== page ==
A divorce judgment is an order of the court which dissolves a marriage. 

There are three grounds for divorce – separation for 12 months, adultery or cruelty.  Most divorces are based upon separation for 12 months because it requires the least amount of evidence. 

Essentially, a couple can be separated, but not divorce, but they cannot be divorced but not separated.

In order to be separated, at least one spouse must believe that the marital relationship has ended, and must tell the other.  That date is called the date of separation and also called the date of valuation.  The couple may live in the same residence but still be separated.

A divorce may be obtained before or after all other issues including property division, support, custody,  have been finalized.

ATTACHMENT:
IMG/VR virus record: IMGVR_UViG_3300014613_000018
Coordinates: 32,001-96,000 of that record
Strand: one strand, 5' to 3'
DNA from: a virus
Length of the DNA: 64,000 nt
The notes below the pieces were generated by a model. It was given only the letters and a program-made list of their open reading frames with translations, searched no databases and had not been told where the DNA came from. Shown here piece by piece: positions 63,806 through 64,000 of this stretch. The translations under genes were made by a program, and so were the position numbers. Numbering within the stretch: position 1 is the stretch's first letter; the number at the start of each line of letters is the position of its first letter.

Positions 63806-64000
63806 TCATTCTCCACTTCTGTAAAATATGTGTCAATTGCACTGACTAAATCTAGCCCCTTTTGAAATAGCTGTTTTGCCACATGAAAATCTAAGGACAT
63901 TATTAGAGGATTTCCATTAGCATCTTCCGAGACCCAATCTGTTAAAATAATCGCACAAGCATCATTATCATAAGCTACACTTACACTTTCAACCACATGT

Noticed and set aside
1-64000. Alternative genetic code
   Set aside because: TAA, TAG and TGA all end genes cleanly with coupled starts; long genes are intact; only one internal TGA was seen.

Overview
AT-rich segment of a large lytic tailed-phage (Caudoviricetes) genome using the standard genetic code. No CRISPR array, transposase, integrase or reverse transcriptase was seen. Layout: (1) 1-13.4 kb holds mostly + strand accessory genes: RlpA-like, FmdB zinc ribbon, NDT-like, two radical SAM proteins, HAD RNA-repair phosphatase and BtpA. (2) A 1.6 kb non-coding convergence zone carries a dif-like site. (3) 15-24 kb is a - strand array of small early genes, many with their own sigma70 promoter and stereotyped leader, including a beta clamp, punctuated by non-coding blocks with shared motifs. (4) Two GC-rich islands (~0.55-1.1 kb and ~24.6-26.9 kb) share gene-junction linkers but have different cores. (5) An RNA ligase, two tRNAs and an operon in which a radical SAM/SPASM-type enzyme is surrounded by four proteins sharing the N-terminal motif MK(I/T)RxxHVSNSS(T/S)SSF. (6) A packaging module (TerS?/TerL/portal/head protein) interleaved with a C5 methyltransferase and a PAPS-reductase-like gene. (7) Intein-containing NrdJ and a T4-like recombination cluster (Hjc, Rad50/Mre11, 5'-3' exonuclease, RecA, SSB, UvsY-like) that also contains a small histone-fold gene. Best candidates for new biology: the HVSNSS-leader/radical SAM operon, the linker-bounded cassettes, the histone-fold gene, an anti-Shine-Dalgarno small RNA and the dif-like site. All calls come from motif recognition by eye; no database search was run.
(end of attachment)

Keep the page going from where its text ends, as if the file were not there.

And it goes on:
A divorce may be obtained with the consent of both parties, or not with the consent or co-operation of one party, provided there has been 12 month’s separation.

In order to obtain the divorce, the original marriage certificate must be provided to the court.  If the marriage certificate has been lost, irreparably defaced , torn up or destroyed, a further copy may be obtained for a small fee from the Registrar.